Egypt yesterday announced the reorganisation of the Libyan National Army, which is affiliated to the Tobruk-based House of Representatives in the east of the country, under the command of Brigadier General Khalifa Haftar.
In a statement, Egyptian army spokesman, Tamer Al-Rifai, said Egyptian Chief of Staff Mahmoud Hijazi received a Libyan military delegation in Cairo.
Al-Rifai said: “The members of the Libyan military institution [who he did not name] chose Egypt to be the starting point for the reorganisation of the Libyan army, in the framework of Egyptian efforts to end the state of division and unify the Libyan army.”
On more than one occasion, Egyptian President Abdel Fattah Al-Sisi announced that his country supports the Libyan National Army led by Khalifa Haftar.
The Egyptian military statement said: “The Libyan military delegation discussed with the Egyptian committee all stages of the crisis faced by the military institution in Libya throughout the past seven years.”
The Libyan delegation emphasised their “commitment to establish a modern, democratic and civil state based on the principles of peaceful transfer of power, consensus and acceptance of the other as well as the rejection of all forms of marginalisation and exclusion of any of the Libyan parties.”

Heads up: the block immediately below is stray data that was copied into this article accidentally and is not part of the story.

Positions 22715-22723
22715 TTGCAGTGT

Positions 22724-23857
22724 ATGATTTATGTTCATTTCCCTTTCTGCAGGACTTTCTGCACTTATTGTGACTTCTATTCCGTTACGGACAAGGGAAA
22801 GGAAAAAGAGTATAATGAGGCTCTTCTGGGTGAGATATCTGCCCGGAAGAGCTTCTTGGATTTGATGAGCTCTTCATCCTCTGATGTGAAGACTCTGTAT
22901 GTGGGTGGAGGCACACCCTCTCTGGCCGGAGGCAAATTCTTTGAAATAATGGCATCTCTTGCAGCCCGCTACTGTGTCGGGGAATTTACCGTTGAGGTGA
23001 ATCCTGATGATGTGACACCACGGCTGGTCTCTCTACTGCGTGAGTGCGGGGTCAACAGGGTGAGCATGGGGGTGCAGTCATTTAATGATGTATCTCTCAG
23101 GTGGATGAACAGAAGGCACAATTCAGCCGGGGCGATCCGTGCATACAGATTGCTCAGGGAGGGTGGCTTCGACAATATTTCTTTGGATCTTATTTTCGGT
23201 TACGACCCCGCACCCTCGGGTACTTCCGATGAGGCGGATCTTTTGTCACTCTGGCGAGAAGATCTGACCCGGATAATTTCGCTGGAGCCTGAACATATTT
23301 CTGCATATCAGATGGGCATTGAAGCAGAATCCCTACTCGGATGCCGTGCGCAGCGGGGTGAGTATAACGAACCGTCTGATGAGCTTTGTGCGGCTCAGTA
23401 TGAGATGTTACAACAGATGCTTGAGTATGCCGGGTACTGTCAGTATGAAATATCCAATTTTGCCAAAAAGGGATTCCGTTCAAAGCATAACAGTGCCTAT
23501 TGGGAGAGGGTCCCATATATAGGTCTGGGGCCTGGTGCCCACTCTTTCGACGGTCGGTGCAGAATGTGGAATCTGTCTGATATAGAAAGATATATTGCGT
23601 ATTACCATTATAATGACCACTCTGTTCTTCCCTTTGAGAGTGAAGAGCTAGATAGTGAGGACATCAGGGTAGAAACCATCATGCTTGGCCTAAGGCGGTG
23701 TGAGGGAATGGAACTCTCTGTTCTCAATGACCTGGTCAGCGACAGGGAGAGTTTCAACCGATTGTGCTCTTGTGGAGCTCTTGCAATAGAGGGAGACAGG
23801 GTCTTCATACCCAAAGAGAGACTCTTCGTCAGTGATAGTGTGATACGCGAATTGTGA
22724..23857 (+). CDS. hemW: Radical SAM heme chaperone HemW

This is in addition to “working on the unity of the Libyan military institution and on the Libyan army’s responsibility to maintain the security and sovereignty of the state, as well as to combat extremism, terrorism and reject foreign interference in Libyan affairs,” according to the statement.
The participants agreed to “form joint technical committees to discuss the mechanisms of unifying the military institution in Libya and to study all the matters that could support this.”
The statement pointed out that these committees will hold meetings in Cairo soon to discuss the technical details.
Since the overthrow of the longtime Libyan dictator Muammar Gaddafi’s regime in a popular uprising in 2011, Libya has been involved in a power struggle which has led to security chaos. There are currently three governments in the country with Haftar heading one in Benghazi, the UN-backed Government of National Accord in Tripoli headed by Prime Minister Fayez Al-Sarraj, and the Tobruk-based government of Abdullah Al-Thini.